Attempts at Peace in Libya
The civil conflict in Libya continues to exist, despite the best efforts of international actors such as the United Nations to resolve the situation in the country. According to an Al Jazeera report, “The top United Nations diplomat in Libya on Friday threatened international sanctions against leaders of the country’s rival parliaments, after one party rejected a draft U.N. agreement that would broker a unified government in the war-torn country and bring an end its worsening security and financial crisis.”
There is a belief that some from both governments are attempting to stop any deal from actually taking place. Libya is currently divided, with one government in Tripoli, and the other in Tobruk, and many are worried that without a unified government, the conflict will only continue to intensify. While there have been proposed solutions, according to the report, “This week, however, the Tobruk side rejected the proposal. According to some reports, Tobruk negotiators objected to a provision in the latest U.N. plan that says if the new government can’t agree on the national military’s leadership, then the current leadership — a Tobruk-aligned former Libyan general named Khalifa Hiftar — will be sacked and replaced by someone else.” To make matters more complicated, it seems that he has backing from outside actors in the Middle East (such as the UAE, as well as Egypt (Al Jazeera, 2015), who itself is dealing with various extremist groups in the Sinai and in other parts of Egypt).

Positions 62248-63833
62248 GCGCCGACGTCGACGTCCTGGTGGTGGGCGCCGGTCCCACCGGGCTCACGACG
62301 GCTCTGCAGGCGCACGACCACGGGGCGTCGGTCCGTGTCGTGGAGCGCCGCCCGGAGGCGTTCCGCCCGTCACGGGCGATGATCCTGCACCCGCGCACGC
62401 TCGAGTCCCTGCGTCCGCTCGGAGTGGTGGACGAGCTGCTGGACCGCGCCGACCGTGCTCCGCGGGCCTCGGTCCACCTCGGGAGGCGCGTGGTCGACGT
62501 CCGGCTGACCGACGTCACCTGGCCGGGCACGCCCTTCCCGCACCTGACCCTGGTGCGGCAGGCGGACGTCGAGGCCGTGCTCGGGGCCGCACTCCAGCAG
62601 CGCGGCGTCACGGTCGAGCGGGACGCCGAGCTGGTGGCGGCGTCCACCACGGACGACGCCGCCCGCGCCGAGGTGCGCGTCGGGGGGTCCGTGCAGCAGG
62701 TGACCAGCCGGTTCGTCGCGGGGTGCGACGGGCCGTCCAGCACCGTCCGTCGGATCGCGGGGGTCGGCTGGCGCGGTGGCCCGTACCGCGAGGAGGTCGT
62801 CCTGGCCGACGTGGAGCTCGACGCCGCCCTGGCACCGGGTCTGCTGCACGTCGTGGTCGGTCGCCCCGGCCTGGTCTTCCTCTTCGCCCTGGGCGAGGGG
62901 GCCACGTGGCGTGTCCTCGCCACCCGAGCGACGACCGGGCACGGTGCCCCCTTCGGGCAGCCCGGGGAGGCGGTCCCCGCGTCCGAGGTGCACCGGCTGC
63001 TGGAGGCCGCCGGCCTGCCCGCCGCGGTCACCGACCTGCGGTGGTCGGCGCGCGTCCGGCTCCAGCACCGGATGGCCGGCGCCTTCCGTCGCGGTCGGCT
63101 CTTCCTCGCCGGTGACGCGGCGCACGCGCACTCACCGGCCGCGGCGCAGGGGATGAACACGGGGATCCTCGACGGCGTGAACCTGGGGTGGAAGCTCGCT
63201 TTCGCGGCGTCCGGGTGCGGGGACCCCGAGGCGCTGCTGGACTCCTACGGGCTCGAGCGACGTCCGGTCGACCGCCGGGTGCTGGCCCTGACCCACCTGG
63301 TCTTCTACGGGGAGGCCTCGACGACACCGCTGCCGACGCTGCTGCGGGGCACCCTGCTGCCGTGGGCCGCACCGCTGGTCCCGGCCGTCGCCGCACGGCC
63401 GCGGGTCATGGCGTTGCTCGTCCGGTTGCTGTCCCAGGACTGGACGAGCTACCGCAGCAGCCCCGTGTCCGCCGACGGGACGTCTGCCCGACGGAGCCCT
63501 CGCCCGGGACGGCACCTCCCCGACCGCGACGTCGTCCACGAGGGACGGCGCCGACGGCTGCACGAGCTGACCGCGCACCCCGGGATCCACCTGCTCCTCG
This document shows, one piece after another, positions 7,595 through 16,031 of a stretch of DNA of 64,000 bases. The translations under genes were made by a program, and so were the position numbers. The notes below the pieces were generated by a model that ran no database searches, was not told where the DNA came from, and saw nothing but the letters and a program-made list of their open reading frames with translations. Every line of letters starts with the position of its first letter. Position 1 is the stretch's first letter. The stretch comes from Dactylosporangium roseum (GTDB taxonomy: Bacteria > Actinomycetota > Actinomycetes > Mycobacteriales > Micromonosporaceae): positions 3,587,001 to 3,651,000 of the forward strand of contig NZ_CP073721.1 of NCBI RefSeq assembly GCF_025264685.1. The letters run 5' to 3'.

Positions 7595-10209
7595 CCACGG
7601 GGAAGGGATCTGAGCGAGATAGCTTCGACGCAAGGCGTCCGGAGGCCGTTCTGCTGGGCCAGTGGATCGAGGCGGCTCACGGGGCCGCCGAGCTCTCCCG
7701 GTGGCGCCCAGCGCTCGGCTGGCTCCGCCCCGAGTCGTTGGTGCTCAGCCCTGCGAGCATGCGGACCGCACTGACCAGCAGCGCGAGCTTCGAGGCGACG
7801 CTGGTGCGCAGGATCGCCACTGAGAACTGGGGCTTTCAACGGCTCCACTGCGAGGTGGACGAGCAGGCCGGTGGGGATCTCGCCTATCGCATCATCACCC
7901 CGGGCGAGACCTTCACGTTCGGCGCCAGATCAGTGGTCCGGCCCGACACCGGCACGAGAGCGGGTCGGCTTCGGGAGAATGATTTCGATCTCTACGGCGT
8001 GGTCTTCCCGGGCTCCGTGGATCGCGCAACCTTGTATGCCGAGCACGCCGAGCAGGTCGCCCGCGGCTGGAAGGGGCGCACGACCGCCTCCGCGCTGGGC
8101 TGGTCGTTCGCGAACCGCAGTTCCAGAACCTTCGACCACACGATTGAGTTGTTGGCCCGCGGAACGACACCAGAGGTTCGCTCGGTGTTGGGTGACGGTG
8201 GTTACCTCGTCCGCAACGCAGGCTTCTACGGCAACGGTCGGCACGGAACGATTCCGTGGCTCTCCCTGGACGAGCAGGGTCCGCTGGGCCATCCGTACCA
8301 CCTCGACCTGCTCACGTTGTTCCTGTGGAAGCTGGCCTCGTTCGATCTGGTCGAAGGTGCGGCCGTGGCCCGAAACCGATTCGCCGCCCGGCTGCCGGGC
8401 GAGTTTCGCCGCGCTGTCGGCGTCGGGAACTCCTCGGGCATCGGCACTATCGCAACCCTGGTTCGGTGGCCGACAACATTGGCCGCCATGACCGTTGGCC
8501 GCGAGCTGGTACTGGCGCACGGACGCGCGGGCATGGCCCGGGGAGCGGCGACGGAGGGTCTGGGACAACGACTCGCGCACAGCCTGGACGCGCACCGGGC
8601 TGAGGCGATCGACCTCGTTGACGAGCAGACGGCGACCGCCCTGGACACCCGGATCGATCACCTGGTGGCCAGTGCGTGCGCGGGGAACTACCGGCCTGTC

With various actors having their own interests, and local power groups unwilling to give up influence, the situation in Libya, and attempts at brining together an agreement between different powers continues to remain quite difficult.